“The Ecological Gardener” is a great book for anyone who wants to think beyond the vegetable patch, beyond the flower beds and the mowed lawn. Matt Rees-Warren encourages gardeners to embrace the larger landscape and reimagine how our gardening might help mitigate climate change. Is it possible to do that? To reduce carbon one compost bin at a time? Yes, says Rees-Warren.
Not only that, he believes that gardens can restore soil health, help regenerate native plant diversity, and ultimately become refuges for wildlife. And he lays it all out in five easy pieces. Chapters focus on garden design, soil, plants, water and wildlife. In addition, Rees-Warren provides directions for how to test your soil for clay, build a compost bin, turn your lawn into a meadow, and more. He even offers tips on how to use a scythe and sharpen the blade.
When thinking about a garden, he says, consider the landscape as a whole — the lawn, trees, flowers, vegetable patch — and how all the plants will interact with the elements of the landscape and buildings. How will rainfall and sunlight influence the different layers, from canopy to groundcover? Will you mow paths to connect garden spaces? And is it possible to balance the desire to recreate natural habitats with that of planting a garden for beauty?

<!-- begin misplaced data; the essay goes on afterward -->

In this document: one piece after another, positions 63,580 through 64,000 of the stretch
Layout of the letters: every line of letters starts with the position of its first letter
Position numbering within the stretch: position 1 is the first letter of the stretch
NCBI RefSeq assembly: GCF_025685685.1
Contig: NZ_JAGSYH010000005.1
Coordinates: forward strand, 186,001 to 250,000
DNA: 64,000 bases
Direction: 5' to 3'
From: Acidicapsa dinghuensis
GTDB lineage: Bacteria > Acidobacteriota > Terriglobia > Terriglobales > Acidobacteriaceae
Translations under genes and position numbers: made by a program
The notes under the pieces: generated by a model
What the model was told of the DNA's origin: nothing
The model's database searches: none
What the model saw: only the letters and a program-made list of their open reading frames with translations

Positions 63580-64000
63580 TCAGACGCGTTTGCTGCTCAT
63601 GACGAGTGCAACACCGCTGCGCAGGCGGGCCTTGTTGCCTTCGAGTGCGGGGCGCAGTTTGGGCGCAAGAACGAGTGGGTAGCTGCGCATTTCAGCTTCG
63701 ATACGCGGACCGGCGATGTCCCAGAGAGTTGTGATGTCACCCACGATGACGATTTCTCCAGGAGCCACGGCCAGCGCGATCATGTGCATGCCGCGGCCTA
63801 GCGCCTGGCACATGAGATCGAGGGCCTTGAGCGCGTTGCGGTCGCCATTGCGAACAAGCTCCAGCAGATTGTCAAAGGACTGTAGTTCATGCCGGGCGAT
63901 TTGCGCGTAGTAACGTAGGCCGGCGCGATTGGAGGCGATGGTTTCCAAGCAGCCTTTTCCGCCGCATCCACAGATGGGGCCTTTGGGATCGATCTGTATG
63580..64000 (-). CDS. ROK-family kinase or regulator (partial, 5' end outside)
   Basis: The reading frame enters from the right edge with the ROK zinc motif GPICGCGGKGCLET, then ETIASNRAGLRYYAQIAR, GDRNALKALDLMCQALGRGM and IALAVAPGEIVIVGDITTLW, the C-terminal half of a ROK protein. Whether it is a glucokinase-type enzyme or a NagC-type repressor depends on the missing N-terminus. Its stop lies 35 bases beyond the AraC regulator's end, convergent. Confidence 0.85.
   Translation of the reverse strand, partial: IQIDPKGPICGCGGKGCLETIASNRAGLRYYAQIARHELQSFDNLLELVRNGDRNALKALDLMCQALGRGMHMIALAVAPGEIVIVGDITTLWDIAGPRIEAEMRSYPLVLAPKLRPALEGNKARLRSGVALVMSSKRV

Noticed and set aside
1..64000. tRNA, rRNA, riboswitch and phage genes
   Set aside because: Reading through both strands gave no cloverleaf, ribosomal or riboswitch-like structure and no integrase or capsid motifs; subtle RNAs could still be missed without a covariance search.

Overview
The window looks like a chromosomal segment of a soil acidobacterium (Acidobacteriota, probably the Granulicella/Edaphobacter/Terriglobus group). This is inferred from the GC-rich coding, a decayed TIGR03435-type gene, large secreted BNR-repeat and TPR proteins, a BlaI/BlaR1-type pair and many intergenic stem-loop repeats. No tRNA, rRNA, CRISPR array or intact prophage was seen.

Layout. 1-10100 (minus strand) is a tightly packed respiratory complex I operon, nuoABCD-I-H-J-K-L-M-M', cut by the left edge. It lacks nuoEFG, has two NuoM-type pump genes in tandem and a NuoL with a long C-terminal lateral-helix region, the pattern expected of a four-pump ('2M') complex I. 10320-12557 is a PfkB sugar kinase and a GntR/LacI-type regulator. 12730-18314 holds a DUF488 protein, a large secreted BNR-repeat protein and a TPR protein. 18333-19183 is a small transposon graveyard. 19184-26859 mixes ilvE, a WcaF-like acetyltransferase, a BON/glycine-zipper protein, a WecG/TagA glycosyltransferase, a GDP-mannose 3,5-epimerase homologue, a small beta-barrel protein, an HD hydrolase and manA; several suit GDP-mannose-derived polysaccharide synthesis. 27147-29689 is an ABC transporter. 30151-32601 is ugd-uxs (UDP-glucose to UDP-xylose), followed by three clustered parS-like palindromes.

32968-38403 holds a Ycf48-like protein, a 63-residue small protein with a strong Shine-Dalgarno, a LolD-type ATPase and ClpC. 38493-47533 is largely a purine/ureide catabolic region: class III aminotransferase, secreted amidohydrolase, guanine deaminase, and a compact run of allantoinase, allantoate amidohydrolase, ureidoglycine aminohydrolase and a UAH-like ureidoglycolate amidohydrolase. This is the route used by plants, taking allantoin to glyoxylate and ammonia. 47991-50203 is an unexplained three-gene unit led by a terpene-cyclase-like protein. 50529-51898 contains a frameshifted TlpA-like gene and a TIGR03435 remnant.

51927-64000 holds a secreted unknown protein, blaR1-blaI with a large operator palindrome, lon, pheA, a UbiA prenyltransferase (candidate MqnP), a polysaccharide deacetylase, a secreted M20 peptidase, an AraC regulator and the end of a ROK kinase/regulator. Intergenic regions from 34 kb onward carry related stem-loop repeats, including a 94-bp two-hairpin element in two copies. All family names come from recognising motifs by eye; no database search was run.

Soil structure is important, and Rees-Warren emphasizes the contributions of microorganisms and fungi to a living soil. Readers learn different ways of composting as well as how to make their own biochar. Rees-Warren discusses microhabitats, such as dry areas and shady spots, and shares techniques for collecting seeds, dividing plants, preparing cuttings and propagating plants in other ways. He encourages gardeners to think about how they will get water to plants, especially during dry seasons. Solutions include rainfall harvesting, recycling gray water, and slowing down stormwater to mitigate flooding and erosion through the use of swales, ponds and rain gardens.
Wildlife, says Rees-Warren, is intrinsic to building a natural ecosystem. Shrews, worms and insects might inhabit your garden spot right now. But as your garden becomes more of a natural ecosystem, it could provide birds and other wildlife with a corridor that would allow them safe passage as they navigate the larger landscape. And if you’re a birder, or passionate about pollinators, you can plant things that provide flowers, fruits and seeds for those animals.
In addition to plants, part of growing an ecological garden is rethinking the things we use. The last chapter shows how gardeners can transition from plastic pots and concrete to more sustainable materials.
While this is a great resource for rewilding your gardening landscape, there is one caveat: Rees-Warren wrote this book with a U.K. audience in mind. So when you’re looking for native plants, ignore the lists he provides. Instead, contact a local native plant nursery or your cooperative extension service.
Sue Smith-Heavenrich, Candor, New York